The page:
One of Dr. Frankl’s key themes in Man’s Search for Meaning is that we have the freedom to choose our attitude towards suffering. We can choose to view unavoidable suffering with direction and achievement. When we have a channel to aim our hardships towards, it becomes bearable and meaningful. Dr. Frankl himself chose to see his inescapable suffering as meaningful by imagining himself writing and lecturing on these very ideas. He used his hardships as learning experiences to inspire him and to one day help millions of others. He channeled his burden towards a specific purpose, and in doing so, overcame it. As Nietzsche said, “He who has a why to live for can bear almost any how.

He uses an example of an elderly man who came to his clinic one day. The man’s beloved wife had just recently passed away and the man was not only heartbroken, but had lost hope for his future. Dr. Frankl recognized the man’s intense grief, but also tried to instill meaning back in his life again by asking what would have happened if the man had died before his wife. The man replied that she would have felt the exact same, if not worse. Dr. Frankl then explained that this man’s grief could now be meaningful because realized that his suffering meant his beloved wife was spared from the same grief she would’ve felt if her husband passed away first.

However, I want to emphasize this is unavoidable suffering. This does not mean someone should stay in a position of suffering for no reason. If we can, we should still try to avoid unnecessary suffering.

But if you do find yourself in a position of hardship that seems absolutely unavoidable, remember that you have the freedom to decide how you will approach it. Humans are not just the result of their environment and circumstances. We may never be free from our conditions, whether those conditions be environmental, biological, psychological, or sociological. But we will always have the freedom to choose our own attitudes towards those circumstances.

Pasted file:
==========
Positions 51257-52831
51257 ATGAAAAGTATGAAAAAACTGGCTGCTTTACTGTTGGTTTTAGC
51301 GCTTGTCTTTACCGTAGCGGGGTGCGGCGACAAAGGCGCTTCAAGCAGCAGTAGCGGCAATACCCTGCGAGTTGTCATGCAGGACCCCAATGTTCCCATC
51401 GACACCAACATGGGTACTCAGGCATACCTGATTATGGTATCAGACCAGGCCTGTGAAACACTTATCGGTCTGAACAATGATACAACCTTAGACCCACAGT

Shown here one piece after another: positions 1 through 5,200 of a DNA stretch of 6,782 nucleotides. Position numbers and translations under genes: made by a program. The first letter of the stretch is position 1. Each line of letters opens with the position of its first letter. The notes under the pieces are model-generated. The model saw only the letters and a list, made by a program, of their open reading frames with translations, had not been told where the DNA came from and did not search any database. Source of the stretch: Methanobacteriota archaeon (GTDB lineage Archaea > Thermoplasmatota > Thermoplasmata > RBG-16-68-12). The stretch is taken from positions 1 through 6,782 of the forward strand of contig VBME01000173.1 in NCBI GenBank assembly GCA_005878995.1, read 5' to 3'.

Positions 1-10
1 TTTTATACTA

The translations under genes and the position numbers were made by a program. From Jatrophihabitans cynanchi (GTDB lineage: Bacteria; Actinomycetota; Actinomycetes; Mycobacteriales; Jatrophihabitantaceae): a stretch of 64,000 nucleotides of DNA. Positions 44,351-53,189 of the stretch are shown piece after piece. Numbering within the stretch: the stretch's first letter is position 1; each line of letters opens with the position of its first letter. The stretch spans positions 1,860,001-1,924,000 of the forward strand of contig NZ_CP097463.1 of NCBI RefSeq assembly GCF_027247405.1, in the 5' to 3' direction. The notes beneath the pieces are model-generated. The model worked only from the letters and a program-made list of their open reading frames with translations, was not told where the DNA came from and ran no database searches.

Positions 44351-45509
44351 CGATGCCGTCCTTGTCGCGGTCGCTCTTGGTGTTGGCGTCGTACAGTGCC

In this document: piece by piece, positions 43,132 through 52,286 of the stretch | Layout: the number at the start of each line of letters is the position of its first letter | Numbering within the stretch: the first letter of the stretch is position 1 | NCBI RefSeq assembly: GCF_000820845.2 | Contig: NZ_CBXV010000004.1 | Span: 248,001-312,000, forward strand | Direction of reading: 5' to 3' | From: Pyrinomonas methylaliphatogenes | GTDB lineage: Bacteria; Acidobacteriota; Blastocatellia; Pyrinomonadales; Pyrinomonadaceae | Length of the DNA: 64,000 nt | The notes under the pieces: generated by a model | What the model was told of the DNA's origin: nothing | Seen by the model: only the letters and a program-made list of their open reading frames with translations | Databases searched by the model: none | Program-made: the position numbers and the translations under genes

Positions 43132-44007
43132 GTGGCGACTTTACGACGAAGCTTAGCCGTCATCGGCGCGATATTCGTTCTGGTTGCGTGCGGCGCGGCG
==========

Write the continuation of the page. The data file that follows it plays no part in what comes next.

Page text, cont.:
In Frankl’s own words, “When we are no longer able to change a situation – we are challenged to change ourselves.”

How Do We Find Meaning?

In our world today, it may seem as though there is no source for meaning. We are beyond the days of living based on natural human instinct and are also moving past simply living according to tradition. Today, many people, particularly students, find themselves in a state of boredom that Frankl calls an ‘existential vacuum’. We experience this most when we take a step back from our constant overworking and look back to find no true meaning to our business. Frankl claims that this state existential frustration may sometimes be the underlying cause of anxiety, depression and addiction.

As a result, we turn to other desires to fill our time. We may turn to Alder’s ‘will for power’, or, more specifically, the ‘will for money’ and focus all our energy on making money. Or, we may turn to Freud’s ‘will to pleasure’ through sexual compensations or other desires. Both are very relevant in student’s lives today but unfortunately only get us so far. It’s impossible to stay motivated and healthy through the motivation of money and pleasure alone.

Frankl’s logotherapy offers a third school of thought, which, as you can probably guess, is the ‘will to meaning’. We can achieve meaning through three sources:

  1. Doing a task that is important to us
  2. Fully encountering and loving someone
  3. Taking an attitude of dignity and achievement to unavoidable suffering

So, I want to challenge you to look at your life and decide what is the meaning of it here and now. It may be to complete some task you believe is important, or it may be to love someone so completely and truly that they will make a difference in the world. It may even be a combination of those two.

If you find yourself in unavoidable suffering, however, then meaning can still be found by changing your attitude towards your hardship. Remember that there is still hope and you do still have control over how you will stand against the burden, and maybe someday make it into something meaningful.

There are so many more inspiring ideas this book has to offer and, again, I highly encourage you to read it yourself. But for now, I’ll leave you with this video…

Love always,


The views expressed in this blog are my own, and do not necessarily reflect the policies or views of the University of Victoria. I monitor posts and comments to ensure all content complies with the University of Victoria Guidelines on Blogging.